I was never really that big on Los Angeles.
It was just the place you stopped on the way home from New York.
But the times and my opinion are changing…suddenly it’s all about LA.
California has a long, heady reputation as the land of opportunity.
It’s been the iconic home of the hippie, the internet, Hollywood – it’s a melting pot of this heritage which is in renaissance.
There’s freshness to this new scene that feels a little like Brooklyn in 2000.
Except sunnier with less coffee and more super foods.
The hipsters have left the East Coast in search of like-minded West Coast partners and the result is an amazing fusion of bi-coastal energy.
California has developed a whole new brand of cool.
On my last trip (about a month ago) I did five new things. Things/places/spots that I’d never visited before.
Stuff that was well and truly off the usual Hollywood, Beverly Hills grid.
All of them are new must-do’s.
Print this one out and keep it with your passport.
The Broad (pronounced B-road) is LA’s newest contempory museum.
Named after philanthropist Eli Broad, who financed the $140 million build to share his significant modern art collection with the world.
The structure itself is extraordinary and was a decade in the making. Designed by New York architects Diller Scofidio + Renfro (responsible for my fave building in NYC – the High Line) the massive, all white building is wrapped in a honeycomb exoskeleton that works with windows and sky wells to diffuse light throughout the gallery spaces and protect the art from overexposure.
Once inside you get the feeling of being within a giant beehive – everything is smooth, round and cavernous.
The museum is full of post-war masters with works from Jeff Koons, Roy Lichtenstein, Joseph Beuys, Damien Hirst, Sharon Lockhart, Kara Walker and Andy Warhol. It also has the world’s largest collection of Cindy Sherman.
It’s a museum for all ages and tastes.
You’ll find Warhol’s Elvis sitting alongside Koon’s giant blue balloon dog.
This is my ABSOLUTE crazy-if-you-don’t in LA.
GRAND CENTRAL MARKET.
This phenomenal market has been part of Los Angeles food culture since 1917 when it serviced the mansions of Bunker Hill that sit just above it.
The cable car that ferried California’s wealthy down the hill (Angels Flight) is still in operation and holds the record as the shortest railway in the world.
The market has evolved with the city and moved from an open-air growers stalls to a under-cover uber-cool catacomb of food experiences.
You could spend all day and night eating here but for me, the must-munch are:
Madcarpa: Only the best fresh falafel sandwich in the history of best falafel sandwiches.
It doesn’t look like much (above) but I dream about this food moment. Like all the time. Even writing about this sandwich is giving me anxiety.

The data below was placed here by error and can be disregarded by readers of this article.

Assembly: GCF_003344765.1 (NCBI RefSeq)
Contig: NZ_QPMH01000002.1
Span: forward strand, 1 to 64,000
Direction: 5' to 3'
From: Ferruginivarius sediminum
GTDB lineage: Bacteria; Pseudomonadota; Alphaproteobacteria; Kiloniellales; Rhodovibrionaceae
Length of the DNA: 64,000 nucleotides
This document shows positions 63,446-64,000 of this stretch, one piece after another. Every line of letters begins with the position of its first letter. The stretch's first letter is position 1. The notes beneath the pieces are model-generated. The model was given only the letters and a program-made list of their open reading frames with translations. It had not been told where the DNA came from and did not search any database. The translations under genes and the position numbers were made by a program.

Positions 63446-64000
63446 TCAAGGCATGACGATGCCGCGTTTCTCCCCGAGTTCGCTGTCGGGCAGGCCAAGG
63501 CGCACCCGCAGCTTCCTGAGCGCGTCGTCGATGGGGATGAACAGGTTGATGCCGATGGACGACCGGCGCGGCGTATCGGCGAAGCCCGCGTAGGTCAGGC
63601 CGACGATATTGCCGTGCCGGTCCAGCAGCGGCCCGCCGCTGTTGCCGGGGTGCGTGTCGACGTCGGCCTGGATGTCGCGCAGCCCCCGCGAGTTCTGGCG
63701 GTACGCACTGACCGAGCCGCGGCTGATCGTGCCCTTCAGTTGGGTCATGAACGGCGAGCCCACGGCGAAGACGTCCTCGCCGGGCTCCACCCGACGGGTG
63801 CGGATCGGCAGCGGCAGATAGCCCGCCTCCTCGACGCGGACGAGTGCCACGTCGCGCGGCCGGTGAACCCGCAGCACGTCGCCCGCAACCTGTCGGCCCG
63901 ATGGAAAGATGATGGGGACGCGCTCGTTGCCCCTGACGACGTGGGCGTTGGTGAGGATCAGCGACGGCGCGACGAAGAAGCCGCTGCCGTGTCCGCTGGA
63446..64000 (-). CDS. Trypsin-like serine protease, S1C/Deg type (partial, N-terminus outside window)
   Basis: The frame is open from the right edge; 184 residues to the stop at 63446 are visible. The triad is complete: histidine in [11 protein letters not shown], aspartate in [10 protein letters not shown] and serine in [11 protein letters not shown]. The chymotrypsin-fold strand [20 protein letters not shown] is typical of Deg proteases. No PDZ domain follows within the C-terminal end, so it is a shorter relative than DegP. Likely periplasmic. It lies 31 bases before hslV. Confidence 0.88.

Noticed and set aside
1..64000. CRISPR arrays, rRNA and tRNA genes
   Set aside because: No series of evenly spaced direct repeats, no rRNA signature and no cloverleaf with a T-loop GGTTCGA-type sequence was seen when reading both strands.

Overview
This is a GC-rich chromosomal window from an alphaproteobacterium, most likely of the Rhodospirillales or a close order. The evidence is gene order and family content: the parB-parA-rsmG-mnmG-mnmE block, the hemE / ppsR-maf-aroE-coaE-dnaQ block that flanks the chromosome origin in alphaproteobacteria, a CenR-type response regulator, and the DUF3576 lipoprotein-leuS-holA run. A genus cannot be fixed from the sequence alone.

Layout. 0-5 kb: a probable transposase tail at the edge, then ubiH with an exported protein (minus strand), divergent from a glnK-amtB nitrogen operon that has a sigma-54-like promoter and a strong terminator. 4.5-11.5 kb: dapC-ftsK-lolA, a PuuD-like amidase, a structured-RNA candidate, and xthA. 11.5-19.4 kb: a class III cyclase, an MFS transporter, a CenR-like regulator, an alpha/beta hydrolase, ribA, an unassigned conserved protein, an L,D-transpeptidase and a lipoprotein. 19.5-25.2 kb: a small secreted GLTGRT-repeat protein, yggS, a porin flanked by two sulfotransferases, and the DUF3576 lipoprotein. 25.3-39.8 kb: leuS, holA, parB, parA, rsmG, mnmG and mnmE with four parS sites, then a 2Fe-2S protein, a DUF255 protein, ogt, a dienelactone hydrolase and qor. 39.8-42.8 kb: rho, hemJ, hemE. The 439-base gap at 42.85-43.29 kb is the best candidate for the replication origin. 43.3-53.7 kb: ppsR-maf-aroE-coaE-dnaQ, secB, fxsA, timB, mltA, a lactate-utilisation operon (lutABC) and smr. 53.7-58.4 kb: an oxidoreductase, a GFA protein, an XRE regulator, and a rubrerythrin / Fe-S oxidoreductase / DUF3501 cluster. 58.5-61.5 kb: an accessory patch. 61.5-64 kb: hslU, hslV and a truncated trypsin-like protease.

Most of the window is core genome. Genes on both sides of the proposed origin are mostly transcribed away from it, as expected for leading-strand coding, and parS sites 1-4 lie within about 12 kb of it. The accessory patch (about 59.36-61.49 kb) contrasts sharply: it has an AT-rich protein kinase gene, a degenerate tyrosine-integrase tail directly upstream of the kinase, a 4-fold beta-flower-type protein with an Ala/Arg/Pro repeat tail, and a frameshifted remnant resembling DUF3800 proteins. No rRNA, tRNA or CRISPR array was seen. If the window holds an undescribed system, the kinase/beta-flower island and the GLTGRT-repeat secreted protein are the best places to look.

Grand Central Market (317 South Broadway) is open 8am-10pm each day. For more information head to www.grandcentralmarket.com
HARRY POTTER AT UNIVERSAL STUDIOS.
From The Simpsons and Jurassic Park to Transformers and Shrek there’s a ride for every taste, height, weight and age at Universal Studios.
The stand-out for me is the original lot tour which takes about an hour and winds you through movie history – Alfred Hitchcocks office, Wisteria lane, the shark from Jaws, the hotel from Psycho -this is the way you should start your visit to the theme park.
Then…you must run to it’s latest attraction: The Wizarding World of Harry Potter.
It’s a new generation motion simulator ride in which you’re individually suspended in swinging chairs – and without giving all of it away – to simulate the feeling of reallyflying. Just like Harry and Hermione. It’s 4-D so there’s smell, touch, sound, vision and it’s one of the most amazing, freaking rides I’ve ever experienced.
Two adjectives: phenomenal and beautiful.
PLUS watching all the people that think they’re literally wizards is priceless.
Universal Studios (100 Universal City Plaza, Universal City ) is open 9am-pm seven days. Visit www.universalstudioshollywood.com
WALT DISNEY CONCERT HALL.
Across the road from The Broad is the Walt Disney Concert Hall designed by architect Frank Gehry.
You need to stand back (like on the other side of the road) to put the magnitude of this landmark into perspective. This is LA’s Opera House (literally and figuratively)and it’s not dissimilar to ours in design vibe.
Inspired by the Gehry’s love of sailing, the exterior is made up of billowing stainless steel sails which reflect light like a mirror ball.
I cannot believe that despite growing up in America and visiting California countless times that I had not made the pilgrimage to Griffith Observatory.
What a special spot.
Located on the southern slope of Mount Hollywood in Griffith Park, the observatory provides a 360 degree view of Los Angeles, and it’s surrounding mountains and THAT sign.
Built in 1919, the beautiful building is home to permanent and seasonal astronomy exhibits but it’s on the balconies and roof that the true magic lies.
Arrive an hour before sunset with your camera. Here’s the place you’ll find natures most perfect light and epic back drops.
I knew it was going to be major and that’s why I wore this outfit.